CONCLUSION: Significant difference was found in preoperative objective findings except the flow rate between the patients with and without high urethral opening pressure, while no symptomatic difference was noted except urege incontinence in both groups. No prognostic value was demonstrated in urethral opening pressure, however, poor postoperative urinary control was often associated with initial high opening pressure in the short term. It was suggested that 1) compensatory detrusor hyperactivity improved voiding efficacy in the patients with prostatic obstruction, which was gradually normalized after the relief of obstruction, 2) symptomatic improvement was highly related to the relative improvement of the obstructive findings on PFS.



Free and total serum PSA values in patients with prostatic intraepithelial neoplasia (PIN), prostate cancer and BPH. Is F/T PSA a potential probe for dormant and manifest cancer?

Tarle M; Kraljic I
Department of Oncology and Nuclear Medicine University Hospital Sestre Milosrdnice, Zagreb, Croatia.
Anticancer Res (Greece) May-Jun 1997, 17 (3A) p1531-4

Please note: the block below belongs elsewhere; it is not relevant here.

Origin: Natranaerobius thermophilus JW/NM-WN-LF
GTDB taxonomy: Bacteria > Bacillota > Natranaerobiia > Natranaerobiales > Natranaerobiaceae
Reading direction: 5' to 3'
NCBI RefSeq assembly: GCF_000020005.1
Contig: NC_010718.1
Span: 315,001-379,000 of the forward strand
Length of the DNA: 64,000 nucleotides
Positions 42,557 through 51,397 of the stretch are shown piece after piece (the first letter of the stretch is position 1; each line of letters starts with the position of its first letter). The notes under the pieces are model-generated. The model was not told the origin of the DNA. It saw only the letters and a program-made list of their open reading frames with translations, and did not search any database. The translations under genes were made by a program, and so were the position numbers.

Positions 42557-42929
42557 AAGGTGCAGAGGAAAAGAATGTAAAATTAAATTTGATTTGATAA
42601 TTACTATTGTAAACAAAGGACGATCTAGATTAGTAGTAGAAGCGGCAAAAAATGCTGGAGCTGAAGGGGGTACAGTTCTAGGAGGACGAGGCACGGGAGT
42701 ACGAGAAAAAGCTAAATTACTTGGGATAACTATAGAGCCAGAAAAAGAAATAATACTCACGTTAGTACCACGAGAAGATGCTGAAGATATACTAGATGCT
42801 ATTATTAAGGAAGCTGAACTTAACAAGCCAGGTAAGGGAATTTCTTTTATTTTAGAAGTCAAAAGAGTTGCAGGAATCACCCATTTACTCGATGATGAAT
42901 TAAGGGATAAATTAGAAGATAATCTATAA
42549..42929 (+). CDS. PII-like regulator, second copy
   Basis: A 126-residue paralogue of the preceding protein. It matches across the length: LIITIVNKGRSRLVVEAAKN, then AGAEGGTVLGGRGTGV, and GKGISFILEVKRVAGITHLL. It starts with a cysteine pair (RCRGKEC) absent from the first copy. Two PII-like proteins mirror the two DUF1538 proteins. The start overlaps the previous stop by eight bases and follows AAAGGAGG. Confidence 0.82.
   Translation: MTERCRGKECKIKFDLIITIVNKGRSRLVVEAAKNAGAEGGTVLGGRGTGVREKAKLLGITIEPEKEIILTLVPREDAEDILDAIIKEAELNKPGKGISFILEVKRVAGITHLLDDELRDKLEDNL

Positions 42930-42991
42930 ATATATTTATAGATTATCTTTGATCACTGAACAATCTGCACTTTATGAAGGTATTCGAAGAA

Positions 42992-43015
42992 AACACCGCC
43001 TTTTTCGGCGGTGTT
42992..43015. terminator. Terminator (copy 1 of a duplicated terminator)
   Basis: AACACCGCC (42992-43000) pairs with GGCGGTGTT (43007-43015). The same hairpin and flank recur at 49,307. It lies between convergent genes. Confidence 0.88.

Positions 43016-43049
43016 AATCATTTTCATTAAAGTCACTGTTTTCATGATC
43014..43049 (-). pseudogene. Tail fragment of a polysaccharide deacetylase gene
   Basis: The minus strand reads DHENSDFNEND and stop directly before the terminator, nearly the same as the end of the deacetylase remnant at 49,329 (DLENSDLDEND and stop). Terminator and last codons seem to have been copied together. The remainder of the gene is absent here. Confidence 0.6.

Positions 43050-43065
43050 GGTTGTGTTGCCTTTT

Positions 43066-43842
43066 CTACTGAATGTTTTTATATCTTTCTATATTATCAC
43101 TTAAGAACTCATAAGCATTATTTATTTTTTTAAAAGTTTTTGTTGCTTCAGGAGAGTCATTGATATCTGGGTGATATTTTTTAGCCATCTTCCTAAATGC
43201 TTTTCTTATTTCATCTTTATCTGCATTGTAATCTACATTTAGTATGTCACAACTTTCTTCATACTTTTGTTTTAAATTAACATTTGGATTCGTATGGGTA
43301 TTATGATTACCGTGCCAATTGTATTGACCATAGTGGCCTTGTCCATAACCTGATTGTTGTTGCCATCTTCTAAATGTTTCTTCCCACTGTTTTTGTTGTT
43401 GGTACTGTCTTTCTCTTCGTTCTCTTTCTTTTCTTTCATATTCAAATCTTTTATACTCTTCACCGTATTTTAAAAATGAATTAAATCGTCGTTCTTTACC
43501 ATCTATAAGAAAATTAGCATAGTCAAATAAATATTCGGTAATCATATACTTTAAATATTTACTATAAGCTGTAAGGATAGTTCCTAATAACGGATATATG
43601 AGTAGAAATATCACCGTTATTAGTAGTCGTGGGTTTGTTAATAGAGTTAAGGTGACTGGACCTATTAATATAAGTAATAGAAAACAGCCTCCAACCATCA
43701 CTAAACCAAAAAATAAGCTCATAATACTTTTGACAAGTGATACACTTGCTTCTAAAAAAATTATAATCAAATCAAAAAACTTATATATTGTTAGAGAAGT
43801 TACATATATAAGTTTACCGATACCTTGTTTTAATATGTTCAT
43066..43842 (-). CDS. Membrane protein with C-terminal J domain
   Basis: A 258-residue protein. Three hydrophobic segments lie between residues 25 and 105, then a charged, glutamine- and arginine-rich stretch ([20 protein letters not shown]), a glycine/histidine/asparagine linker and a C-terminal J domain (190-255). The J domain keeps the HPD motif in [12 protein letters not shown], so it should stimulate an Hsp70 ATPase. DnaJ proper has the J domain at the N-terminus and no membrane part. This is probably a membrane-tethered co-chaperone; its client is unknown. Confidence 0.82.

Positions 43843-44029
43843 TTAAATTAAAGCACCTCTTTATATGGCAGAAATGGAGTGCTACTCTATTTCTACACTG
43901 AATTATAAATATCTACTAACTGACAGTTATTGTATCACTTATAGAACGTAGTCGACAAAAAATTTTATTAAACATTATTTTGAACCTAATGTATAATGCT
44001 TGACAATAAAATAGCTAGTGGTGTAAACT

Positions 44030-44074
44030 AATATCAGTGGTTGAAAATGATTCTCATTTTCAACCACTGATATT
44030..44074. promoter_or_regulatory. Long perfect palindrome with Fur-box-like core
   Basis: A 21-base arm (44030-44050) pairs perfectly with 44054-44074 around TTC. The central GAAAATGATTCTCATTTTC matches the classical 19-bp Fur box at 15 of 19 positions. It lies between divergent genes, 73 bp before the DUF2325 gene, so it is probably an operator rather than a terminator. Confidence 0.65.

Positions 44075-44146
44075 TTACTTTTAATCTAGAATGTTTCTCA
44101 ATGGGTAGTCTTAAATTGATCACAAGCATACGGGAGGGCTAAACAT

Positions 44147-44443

Free and total PSA serum concentrations were retrospectively measured in 106 subjects: 45 patients with intraepithelial prostatic neoplasia (PIN), 30 subjects with benign prostatic hypertrophy (BPH) and 31 subjects with untreated prostatic carcinoma. The (F/T) x 100 PSA value is recorded in subjects with the elevated total PSA level (> 4 ng/ml). PIN patients were divided into two groups: a low grade PIN (PIN 1) and high grade PIN (PIN II-III) patients. The mean (F/T) x 100 PSA value in low grade PIN patients was 27.9 +/- 16.2 (range 17.1-41.2, median 25.1) and has been numerically similar to the respective value in BPH subjects (29.1 +/- 13.2, 15.8-48.0, 27.7). These parameters differed markedly (P < 0.01) from the mean (F/T) x 100 PSA value in high grade PIN patients (16.9 +/- 9.0, range 9.9-24.9, median 16.5). The later values were in turn comparable (P > > 0.05) with the respective value measured in untreated prostate cancer patients (14.4 +/- 10.8, 6.6-21.4, 12.6). Hence, values derived from the measurement of free and total serum PSA level may distinguish low grade PIN that prevailingly remains latent disease from high grade PIN that is in most cases not only early prostatic carcinoma but that is often a precursor of an aggressive neoplasm. The published literature is incoherent regarding the influence of tumor spread on F/T PSA level. The cutoff point that divides BPH from cancer may depend on tumor stage. We have not investigated F/T PSA values related to different stages and grades of prostate cancer. The cutoff point of (F/T) x 100 PSA in our study that divides malignant from benign prostate, or latent from manifest cancer, was tentatively assigned as 18 with a specificity of 91% and selectivity of 69%. Our data are based on the application of the CIS assay that, according to the literature, gives higher F-PSA % compared to other respective kits.